Horrible bosses: The paradox of exclusive leadership

Horrible bosses

With 50% of employees in the UK quitting their jobs to escape their bosses and 57% of employees in the US leaving their jobs ‘specifically’ to get away from their managers, dealing with the fallout of toxic bosses has become too high a price to pay. Businesses are realizing the cost and making mitigation a priority – in the UK, the number of employees quitting due to poor workplace cultures is down 13% from the 2018 data. In the US, it’s down 3% from 2018.[1] This is a global issue. Now, amidst COVID-19 and ongoing instability, organizations need to focus; we can no longer afford to put inclusive leadership in the category of ‘nice to have’.

Last year, the Financial Times published new research showing that ‘boss quality’ outweighed the net effect of the three main influences on job satisfaction: pay, length of working hours and work-place environment. A bad manager can have a damaging effect on multiple employees, and that negativity spreads exponentially over the years, increasing employees’ stress and reducing their motivation. These managers infect an organizations’ culture, simultaneously damaging both employee job-satisfaction and the likelihood of the organization retaining them.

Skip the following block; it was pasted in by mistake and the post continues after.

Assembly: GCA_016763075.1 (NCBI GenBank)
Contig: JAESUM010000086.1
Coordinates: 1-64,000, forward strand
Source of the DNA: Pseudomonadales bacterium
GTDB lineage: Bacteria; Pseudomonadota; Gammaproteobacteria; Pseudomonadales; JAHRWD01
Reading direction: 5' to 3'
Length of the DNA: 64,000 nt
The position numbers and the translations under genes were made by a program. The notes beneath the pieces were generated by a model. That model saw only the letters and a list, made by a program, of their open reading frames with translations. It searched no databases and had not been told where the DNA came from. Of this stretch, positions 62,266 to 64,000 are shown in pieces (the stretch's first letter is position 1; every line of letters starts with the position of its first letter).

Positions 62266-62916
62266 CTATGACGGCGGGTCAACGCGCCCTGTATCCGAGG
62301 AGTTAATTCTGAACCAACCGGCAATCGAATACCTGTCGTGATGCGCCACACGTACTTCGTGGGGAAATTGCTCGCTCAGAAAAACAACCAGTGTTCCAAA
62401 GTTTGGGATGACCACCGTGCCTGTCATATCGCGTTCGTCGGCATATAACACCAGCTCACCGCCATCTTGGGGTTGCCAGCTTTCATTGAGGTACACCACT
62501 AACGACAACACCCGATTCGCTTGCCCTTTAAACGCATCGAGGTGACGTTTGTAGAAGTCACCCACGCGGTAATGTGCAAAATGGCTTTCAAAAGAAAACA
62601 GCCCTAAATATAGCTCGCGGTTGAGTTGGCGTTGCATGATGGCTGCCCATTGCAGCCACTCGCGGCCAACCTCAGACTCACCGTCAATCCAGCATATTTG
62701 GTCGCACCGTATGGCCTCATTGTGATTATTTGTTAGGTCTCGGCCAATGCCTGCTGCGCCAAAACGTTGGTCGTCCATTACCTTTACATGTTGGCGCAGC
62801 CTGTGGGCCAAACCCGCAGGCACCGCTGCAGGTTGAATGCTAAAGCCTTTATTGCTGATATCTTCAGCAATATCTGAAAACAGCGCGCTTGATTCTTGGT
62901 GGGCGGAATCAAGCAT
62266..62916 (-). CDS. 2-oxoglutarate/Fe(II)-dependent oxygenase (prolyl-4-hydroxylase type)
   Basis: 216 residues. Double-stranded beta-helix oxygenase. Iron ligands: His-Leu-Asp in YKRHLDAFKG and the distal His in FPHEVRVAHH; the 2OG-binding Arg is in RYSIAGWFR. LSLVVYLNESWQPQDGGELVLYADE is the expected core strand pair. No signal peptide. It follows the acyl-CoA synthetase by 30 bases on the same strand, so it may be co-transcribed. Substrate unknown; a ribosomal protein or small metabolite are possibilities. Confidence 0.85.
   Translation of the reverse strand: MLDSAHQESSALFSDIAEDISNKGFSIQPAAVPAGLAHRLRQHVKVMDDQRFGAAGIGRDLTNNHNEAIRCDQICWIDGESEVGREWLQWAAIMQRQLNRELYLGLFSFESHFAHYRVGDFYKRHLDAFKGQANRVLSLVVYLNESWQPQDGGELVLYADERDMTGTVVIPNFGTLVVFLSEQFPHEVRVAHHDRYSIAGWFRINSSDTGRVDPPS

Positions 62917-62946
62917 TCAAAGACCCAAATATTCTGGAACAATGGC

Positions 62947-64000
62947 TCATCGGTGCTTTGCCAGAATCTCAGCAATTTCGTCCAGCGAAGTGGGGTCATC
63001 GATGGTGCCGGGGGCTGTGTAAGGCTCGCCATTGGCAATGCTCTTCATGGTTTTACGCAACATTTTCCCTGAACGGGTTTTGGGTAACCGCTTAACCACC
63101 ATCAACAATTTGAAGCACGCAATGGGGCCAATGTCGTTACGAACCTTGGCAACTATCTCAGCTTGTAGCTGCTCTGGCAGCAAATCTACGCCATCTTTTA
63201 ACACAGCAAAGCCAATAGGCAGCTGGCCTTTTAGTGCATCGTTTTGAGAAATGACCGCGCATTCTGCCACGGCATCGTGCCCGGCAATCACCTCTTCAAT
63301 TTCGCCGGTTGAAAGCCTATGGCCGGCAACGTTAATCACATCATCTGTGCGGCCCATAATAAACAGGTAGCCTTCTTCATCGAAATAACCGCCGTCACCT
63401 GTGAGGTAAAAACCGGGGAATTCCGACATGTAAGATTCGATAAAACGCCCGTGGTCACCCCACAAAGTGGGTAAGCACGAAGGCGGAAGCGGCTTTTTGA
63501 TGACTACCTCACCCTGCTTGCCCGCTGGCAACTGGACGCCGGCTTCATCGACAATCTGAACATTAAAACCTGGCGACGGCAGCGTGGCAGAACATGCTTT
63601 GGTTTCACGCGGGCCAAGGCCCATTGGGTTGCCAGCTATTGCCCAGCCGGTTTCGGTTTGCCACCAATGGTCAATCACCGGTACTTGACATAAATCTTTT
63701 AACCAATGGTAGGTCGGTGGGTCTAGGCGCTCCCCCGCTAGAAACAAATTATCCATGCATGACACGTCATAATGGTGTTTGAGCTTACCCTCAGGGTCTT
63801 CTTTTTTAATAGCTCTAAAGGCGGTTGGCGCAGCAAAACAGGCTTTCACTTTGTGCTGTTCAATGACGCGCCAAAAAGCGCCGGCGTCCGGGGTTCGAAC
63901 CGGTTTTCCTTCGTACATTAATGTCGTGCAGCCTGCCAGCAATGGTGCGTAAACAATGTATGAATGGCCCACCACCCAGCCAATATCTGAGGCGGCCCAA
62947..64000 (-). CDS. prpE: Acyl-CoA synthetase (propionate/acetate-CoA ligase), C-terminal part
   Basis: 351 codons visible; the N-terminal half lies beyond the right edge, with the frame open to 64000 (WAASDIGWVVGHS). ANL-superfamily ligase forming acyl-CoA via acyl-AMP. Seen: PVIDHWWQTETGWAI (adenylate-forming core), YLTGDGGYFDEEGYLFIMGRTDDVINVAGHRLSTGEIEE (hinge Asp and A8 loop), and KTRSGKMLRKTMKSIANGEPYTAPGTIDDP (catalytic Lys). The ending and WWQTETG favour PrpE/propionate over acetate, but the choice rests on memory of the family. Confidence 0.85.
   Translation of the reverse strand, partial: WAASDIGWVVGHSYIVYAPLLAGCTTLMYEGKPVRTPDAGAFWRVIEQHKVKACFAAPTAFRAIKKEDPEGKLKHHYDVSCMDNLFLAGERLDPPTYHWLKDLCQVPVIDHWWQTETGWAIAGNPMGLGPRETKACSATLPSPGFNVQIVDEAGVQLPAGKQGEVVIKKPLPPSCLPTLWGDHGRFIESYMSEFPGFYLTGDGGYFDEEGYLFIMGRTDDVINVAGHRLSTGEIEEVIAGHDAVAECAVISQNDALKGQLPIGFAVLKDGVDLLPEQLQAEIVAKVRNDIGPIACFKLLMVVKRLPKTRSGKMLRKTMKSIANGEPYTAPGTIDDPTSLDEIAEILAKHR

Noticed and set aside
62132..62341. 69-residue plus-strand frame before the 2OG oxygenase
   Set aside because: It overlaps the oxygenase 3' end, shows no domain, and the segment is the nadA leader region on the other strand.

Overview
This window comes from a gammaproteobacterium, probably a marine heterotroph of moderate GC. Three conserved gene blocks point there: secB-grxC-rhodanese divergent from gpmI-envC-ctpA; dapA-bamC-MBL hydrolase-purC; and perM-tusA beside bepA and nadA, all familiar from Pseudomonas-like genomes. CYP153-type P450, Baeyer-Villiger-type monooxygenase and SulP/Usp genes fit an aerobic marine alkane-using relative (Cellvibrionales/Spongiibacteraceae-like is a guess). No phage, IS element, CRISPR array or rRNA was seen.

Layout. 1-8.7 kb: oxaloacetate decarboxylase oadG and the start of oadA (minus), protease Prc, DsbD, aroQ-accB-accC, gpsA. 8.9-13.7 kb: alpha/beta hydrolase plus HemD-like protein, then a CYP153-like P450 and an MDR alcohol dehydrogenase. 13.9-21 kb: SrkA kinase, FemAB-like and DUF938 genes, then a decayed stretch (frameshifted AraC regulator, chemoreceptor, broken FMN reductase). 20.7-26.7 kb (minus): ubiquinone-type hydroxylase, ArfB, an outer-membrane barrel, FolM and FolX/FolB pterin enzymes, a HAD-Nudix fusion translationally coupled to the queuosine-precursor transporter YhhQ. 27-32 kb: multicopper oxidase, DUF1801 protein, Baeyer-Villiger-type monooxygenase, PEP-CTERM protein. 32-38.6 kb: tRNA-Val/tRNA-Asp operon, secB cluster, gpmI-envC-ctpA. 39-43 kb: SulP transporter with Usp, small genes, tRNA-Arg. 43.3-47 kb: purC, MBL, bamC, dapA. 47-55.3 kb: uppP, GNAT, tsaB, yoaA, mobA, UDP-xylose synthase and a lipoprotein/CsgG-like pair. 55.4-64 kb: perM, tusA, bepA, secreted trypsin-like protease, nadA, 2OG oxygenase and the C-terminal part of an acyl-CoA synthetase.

Those organizations who aren’t savvy enough to think in the long-term are often seduced by the short-term profits these managers extract from their employees. Bosses of this kind also tend to embed themselves within the culture, holding the people who work beneath them in a kind of Stockholm Syndrome. Some employees even glamorize their managers as relentless go-getters forgiving them (though they don’t apologize) for their behavior.

So, what’s the cost?

A new report from HR software provider Breathe suggests that the cost of toxic workplace culture is around £15.7 billion per year in the UK. Over the last five years, American businesses lost $223 billion due to bad culture.